Steam-jacketed kettles are very large, deep kettles mounted on a pedestal or legs to stand on the floor. They are used in institutional and industrial kitchens.
The bottom two-thirds of the kettle are covered by a metal jacket; shallow ones may be fully-jacketed.
There is a sealed air space left between the outside of the kettle, and its jacket, into which steam is pumped. The steam allows even heating and cooking of the food in the kettle from all sides. The steam pumped into the space never touches the food directly.
They will have safety valves to let off excess steam pressure.
On top, there is a hinged lid.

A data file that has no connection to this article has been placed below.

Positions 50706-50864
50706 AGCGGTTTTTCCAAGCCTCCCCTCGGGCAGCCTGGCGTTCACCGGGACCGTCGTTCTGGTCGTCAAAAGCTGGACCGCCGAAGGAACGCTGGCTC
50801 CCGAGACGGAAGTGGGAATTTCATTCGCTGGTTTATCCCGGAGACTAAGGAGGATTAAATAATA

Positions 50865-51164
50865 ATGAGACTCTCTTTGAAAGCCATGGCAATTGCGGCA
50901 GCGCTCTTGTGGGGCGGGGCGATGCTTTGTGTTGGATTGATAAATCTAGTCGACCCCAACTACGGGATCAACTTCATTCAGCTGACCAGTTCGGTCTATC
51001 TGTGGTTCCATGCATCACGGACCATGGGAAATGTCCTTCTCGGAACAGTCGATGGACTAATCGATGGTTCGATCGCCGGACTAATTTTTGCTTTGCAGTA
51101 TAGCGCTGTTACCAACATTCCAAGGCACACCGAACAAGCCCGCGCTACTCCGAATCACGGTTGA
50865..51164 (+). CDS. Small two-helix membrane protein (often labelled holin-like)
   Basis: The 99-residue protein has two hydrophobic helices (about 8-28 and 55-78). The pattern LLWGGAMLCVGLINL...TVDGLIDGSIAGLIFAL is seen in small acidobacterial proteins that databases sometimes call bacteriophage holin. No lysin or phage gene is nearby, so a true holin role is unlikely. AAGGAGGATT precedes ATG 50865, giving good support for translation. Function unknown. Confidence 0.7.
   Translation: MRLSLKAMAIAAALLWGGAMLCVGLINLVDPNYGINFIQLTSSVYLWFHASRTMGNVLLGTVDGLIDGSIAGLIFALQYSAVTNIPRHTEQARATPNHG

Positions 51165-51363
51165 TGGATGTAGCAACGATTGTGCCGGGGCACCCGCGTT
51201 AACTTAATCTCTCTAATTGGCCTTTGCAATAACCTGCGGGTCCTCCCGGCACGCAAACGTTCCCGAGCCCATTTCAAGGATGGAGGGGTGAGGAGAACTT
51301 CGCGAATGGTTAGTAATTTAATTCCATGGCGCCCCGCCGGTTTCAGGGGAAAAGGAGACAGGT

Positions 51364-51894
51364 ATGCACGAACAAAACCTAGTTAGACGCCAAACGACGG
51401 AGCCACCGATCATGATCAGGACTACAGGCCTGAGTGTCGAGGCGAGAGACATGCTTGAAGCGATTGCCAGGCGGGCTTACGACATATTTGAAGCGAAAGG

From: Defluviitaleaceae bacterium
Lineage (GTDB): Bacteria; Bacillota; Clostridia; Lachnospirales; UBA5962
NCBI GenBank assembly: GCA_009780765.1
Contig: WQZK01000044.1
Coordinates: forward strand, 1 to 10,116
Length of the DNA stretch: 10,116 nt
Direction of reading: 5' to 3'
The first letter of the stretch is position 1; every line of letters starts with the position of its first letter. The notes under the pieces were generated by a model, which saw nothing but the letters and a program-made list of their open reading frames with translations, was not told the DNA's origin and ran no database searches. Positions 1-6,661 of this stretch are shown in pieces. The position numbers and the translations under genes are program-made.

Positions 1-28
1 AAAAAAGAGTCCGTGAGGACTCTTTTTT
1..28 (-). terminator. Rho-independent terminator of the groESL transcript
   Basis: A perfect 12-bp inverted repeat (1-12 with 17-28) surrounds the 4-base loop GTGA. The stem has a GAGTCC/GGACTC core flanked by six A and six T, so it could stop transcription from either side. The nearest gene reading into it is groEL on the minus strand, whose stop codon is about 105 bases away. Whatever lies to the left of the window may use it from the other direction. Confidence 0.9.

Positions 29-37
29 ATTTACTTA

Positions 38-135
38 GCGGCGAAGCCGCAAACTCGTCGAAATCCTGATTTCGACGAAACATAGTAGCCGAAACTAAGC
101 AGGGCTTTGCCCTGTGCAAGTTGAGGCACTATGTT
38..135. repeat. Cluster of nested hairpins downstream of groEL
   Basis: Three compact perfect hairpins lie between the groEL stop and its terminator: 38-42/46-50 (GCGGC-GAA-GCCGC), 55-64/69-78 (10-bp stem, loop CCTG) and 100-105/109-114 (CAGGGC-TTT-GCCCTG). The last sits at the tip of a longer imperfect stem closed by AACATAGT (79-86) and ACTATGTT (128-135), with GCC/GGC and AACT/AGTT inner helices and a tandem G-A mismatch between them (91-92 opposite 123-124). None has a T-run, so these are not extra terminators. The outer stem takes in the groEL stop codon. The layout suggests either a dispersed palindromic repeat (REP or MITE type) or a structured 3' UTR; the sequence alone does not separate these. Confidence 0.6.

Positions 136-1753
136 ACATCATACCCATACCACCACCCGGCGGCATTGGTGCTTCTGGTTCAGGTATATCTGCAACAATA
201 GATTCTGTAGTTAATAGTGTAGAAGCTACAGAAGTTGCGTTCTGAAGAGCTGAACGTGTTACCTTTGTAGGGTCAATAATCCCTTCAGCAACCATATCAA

There is a faucet at the bottom to allow liquid to come out. Some steam-jacketed kettles can also be tilted, and have a spout on them for this. These are called “tilt kettles.”
Tilt ones can hold up to 80 gallons (300 litres), stationary ones from 10 to 150 gallons (4 to 570 litres). Small ones, 12 gallons (45 litres) or less, can be mounted on tables or counters.
Deeper ones are used for dishes such as beans, gravies, lentils, sauces, soups, pasta, puddings, and pie fillings, and can be used to make very large quantities of scrambled eggs.
Shallow ones are used for moist cooking of meat, and stews.
Full-training in their use for safety and maximum effectiveness is required. They require special cleaning procedures as well.
It is best to use distilled water as the water for the steam source, as tap water can cause mineral deposits on the heating coils, lowering their effectiveness.